Actually, Senator, you did…

National Journal’s daily morning brief Hotline gives Senator John Edwards the “Quote of the Day” this morning:

“We didn’t give Bush the authority to screw this thing up the way he has.”

The Kerry/Edwards team has been trying to walk a fine. On one hand, they can’t be opposed to the war – they both voted for it and the American public hasn’t turned against it quite yet. On the other hand, they can’t say it’s gone off without a hitch, mostly because it hasn’t – oh, and they’ve got to find a point of contrast with the President.

The Republicans aren’t the only ones playing Monday morning quarterback with Kerry and Edwards’ voting record: the Democratic candidates are doing it themselves as well. When Congress voted to give blanket authority to the Executive Branch, they ceded a major portion of their viability as an arbiter national defense.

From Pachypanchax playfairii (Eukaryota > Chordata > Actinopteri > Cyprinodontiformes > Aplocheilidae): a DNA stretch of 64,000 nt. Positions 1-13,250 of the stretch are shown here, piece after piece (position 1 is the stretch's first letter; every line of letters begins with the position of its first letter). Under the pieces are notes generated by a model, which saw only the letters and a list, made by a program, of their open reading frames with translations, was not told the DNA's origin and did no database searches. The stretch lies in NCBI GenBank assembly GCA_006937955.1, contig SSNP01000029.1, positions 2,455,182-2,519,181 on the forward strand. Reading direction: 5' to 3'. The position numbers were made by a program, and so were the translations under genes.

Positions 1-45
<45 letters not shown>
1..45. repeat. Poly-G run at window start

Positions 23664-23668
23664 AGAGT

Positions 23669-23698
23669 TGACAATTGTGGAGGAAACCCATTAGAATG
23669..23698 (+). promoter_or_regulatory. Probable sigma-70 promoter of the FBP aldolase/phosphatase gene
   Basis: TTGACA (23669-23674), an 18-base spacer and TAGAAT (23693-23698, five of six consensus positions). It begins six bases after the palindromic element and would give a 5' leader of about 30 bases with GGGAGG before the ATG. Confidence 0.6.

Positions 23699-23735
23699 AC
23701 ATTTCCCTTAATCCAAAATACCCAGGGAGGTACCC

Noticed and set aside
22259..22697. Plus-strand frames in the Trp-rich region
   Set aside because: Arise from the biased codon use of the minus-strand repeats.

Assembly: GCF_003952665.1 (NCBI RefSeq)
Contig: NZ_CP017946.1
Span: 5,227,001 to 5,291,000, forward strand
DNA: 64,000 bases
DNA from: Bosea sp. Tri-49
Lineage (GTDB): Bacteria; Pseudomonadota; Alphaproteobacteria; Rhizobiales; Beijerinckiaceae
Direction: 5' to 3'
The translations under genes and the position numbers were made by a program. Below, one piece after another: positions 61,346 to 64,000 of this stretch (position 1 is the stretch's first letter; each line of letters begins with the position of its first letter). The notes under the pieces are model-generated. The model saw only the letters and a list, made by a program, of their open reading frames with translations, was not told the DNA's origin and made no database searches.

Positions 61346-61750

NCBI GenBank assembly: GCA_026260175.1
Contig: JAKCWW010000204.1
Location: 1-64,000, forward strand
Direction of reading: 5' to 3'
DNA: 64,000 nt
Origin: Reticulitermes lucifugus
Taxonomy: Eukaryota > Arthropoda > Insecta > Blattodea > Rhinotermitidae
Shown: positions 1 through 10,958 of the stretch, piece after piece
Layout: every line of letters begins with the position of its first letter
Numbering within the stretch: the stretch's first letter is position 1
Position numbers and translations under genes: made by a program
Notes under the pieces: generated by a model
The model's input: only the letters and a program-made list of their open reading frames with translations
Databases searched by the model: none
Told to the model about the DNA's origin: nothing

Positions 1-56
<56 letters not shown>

Congress decides when we go to war – and in this case, they decided to cede that responsibility to the Executive Branch. Good idea? Probably not, especially when it may set a precedent. Regardless, it doesn’t absolve Congress – nor any Member who voted to cede control – of the ultimate responsibility.

Edwards’ underlying point is that he trusted the President not to screw up the whole thing. Fair enough, Senator – certainly Bush deserves a large share of criticism for the failures of the war. What the Senator glosses over (and perhaps outright disavows): that buck doesn’t stop at the White House – it stops at the other end of Pennsylvania Avenue. If he didn’t want the President to screw it up, perhaps he should have voted to keep the authority where it belongs – in the Capitol.

Printed from: .
© 2018.